Colin Craig is, by his own admission, set to fight a losing battle for the East Coast Bays electorate in this year's election, but believes it is possible National will help him secure an electorate.
The Conservative Party leader announced on Sunday he was going to run in the Auckland electorate held for National by Foreign Affairs Minister Murray McCully since 1987.
Mr Craig has admitted he does not expect to beat Mr McCully, but is running in the electorate to bring in more votes for the Conservative Party.
"At this stage it'll be a very close contest. Polling shows he's ahead and I don't want to create any false impressions here. We've chosen this electorate on the basis that I'm going to pick up a lot of the party vote and I will run a very, very strong second."
While he has ruled out what he calls a cup of tea deal with the National Party, he told Radio New Zealand's Morning Report programme he believed there was still a possibility that the party would help him.
"The reason I say that is the history of both National and Labour is they do stand people aside or make accommodations electorally.
"I don't control that, that's my speculation, I don't know whether that will or won't be the case."
Prime Minister John Key said the National Party had not made a decision on a deal with Colin Craig.
"At the start of the year I laid out the fact that I thought I could work with a number of political parties if they make it into Parliament and the Conservatives are one of those.
"But whether that progresses to anything beyond that is essentially a tactical decision for another day."
Mr Key told Morning Report Mr Craig had a lot of support in the East Coast Bays electorate and it was s a logical place for him to stand.
Mr Craig was applauded by more than 200 supporters when he announced his intention to contest the seat on Sunday, at a school in Murray McCully's electorate.
It is unusual for a candidate to declare at a campaign launch that they won't be winning, but Mr Craig said he wanted to get six or seven Conservative Party MPs into Parliament.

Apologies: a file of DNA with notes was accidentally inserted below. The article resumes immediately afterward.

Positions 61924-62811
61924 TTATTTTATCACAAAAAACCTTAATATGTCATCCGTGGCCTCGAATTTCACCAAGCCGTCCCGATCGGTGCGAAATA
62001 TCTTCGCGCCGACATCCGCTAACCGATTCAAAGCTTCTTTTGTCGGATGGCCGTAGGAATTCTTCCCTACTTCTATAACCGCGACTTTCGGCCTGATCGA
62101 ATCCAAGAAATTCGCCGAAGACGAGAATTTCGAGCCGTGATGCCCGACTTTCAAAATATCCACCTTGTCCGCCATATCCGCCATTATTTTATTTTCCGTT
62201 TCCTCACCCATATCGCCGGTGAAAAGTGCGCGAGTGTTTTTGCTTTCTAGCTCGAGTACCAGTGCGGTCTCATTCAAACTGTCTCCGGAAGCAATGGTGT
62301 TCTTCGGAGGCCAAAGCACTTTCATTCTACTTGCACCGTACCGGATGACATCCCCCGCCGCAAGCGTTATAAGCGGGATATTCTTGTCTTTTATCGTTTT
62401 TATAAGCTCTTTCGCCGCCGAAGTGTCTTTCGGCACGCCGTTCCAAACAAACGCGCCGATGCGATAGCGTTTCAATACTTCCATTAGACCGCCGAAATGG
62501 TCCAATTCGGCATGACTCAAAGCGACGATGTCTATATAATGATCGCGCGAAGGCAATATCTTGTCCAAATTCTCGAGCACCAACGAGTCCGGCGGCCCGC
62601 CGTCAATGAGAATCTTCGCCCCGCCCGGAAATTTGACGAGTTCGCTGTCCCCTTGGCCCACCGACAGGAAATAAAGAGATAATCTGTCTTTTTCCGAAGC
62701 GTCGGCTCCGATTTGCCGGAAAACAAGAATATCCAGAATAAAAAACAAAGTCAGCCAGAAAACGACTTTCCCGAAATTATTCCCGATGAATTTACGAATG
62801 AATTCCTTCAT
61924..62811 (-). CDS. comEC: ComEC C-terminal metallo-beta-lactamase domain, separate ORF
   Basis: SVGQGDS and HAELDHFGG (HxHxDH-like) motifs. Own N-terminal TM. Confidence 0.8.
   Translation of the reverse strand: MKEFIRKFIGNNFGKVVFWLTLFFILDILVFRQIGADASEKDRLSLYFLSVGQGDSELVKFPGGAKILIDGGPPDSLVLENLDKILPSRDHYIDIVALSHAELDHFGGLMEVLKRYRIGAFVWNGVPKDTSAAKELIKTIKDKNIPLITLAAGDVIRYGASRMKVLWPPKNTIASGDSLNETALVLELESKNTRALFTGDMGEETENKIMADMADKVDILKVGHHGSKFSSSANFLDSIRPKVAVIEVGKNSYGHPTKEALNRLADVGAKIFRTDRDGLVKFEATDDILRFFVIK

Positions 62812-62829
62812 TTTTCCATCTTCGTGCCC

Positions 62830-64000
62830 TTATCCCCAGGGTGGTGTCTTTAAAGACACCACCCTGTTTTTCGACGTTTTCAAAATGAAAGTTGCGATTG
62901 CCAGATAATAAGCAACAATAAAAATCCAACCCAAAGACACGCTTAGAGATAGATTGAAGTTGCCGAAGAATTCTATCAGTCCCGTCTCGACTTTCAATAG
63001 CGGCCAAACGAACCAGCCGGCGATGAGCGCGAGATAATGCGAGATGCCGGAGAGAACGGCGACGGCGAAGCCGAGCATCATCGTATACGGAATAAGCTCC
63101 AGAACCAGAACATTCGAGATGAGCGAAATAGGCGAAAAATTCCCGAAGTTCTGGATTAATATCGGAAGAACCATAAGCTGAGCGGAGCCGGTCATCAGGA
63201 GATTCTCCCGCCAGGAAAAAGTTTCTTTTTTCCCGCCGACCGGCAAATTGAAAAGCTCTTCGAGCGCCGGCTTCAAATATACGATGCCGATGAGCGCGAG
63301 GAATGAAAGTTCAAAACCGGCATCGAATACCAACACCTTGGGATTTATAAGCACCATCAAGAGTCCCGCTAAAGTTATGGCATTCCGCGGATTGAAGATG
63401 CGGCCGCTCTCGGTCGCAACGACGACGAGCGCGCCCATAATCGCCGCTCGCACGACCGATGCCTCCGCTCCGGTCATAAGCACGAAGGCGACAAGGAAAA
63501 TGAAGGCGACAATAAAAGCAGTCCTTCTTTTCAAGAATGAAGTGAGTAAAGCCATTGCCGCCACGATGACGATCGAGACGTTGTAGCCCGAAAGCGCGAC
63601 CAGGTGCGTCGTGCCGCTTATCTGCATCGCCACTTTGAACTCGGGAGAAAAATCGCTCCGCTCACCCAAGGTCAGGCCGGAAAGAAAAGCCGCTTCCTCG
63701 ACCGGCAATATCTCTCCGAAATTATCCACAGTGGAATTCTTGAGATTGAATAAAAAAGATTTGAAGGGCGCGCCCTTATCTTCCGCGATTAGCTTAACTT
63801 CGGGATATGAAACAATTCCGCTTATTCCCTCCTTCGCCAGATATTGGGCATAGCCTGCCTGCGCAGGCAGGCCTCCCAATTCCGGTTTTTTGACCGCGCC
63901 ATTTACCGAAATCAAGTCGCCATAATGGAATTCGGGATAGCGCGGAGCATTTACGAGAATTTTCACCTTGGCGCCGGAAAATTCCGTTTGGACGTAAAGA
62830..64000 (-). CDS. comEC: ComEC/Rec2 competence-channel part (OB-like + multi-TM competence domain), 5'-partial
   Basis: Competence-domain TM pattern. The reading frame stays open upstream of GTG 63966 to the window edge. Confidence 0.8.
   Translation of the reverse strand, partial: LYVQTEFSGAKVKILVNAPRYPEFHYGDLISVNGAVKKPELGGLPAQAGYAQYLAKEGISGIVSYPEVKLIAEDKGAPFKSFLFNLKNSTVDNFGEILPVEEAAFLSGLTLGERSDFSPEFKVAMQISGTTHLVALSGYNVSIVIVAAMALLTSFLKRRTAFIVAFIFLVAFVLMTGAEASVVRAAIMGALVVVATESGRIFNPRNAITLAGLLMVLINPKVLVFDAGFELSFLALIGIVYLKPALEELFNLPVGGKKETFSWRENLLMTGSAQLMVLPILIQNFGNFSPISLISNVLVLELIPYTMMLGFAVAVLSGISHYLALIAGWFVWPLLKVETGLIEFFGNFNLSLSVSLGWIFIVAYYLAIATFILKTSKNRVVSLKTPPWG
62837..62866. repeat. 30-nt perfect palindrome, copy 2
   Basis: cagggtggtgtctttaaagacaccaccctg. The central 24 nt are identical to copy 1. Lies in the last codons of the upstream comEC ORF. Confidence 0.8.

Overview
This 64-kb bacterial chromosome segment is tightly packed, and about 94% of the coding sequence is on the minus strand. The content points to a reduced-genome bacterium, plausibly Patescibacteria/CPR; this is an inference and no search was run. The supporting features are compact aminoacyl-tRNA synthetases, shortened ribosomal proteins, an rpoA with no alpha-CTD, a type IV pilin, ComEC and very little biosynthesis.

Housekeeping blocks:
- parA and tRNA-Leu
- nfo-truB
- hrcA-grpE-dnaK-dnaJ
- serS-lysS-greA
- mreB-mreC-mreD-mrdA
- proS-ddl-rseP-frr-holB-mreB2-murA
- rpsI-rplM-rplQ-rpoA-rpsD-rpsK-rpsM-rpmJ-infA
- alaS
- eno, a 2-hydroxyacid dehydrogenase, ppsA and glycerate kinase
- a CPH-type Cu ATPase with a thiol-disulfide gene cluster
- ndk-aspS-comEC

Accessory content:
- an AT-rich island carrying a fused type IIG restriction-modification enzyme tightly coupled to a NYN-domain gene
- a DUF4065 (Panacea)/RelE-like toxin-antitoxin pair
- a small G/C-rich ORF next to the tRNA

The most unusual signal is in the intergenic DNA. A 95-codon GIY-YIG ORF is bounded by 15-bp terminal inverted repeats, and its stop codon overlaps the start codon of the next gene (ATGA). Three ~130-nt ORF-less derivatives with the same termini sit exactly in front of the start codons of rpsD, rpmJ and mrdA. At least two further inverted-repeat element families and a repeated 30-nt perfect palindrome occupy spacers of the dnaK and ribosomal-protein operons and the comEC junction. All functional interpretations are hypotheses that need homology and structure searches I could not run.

He is a potential coalition partner for the National Party but has said there would be no symbolically important cup of tea like that with former Epsom MP John Banks before the last election.
"We won't be having a cup of tea. I think I need to keep saying I can't control National and people seem to think I can. I have no magic strings, I have no sort of secret negotiation or anything that I'm able to sort of say to them - they'll choose to do what they choose to do. But we've made our decision independently."
Mr McCully was in Iran and unable to be contacted but released a statement.
"Mr Craig's announced intention to run in East Coast Bays changes nothing. I am pleased to have been selected as the National candidate for East Coast Bays. I have enjoyed strong support from the people of East Coast Bays in past elections. This year I will be campaigning strongly to seek their support again."
Mr McCully increased his support at the last election from the one before. In 2011 he got 64.98 percent support, up from the 58.09 percent he got in 2008. That in turn was up from his 47.02 percent support in 2005.
In 2011, 21,094 people gave him their vote and his nearest rival was a Labour candidate who got 6453. The Conservative Party candidate in the 2011 election got 1614 votes, or 4.97 percent.
There was a mostly positive reaction from Conservative Party supporters at the announcement, but there was also some doubt.
"I'm thrilled to bits, I don't think Murray has been a good representative for us at all" said one, while another said: "It's a great idea because we're standing up to make a difference". Another said Mr Craig should be standing in the new seat of Upper Harbour.
The Conservative Party's overall support at the last election was 59,237 votes or 2.65 percent, and the party's chief executive Christine Rankin told supporters that the current polls don't reflect the true level of support it has.
"Don't let anyone tell you that we won't make it, because I can assure you that we will. The reception that we're getting up and down the country belies our ratings in the polls."
There was speculation Ms Rankin would go up against National MP Paula Bennett in the new Upper Harbour electorate, but another Conservative Party member, Callum Blair has been chosen to contest that seat.
The party says the former Work and Income chief executive has been recently ill with pneumonia and the move shouldn't be seen as decision that she won't be running in the upcoming election. It says there are decisions which are yet to be made.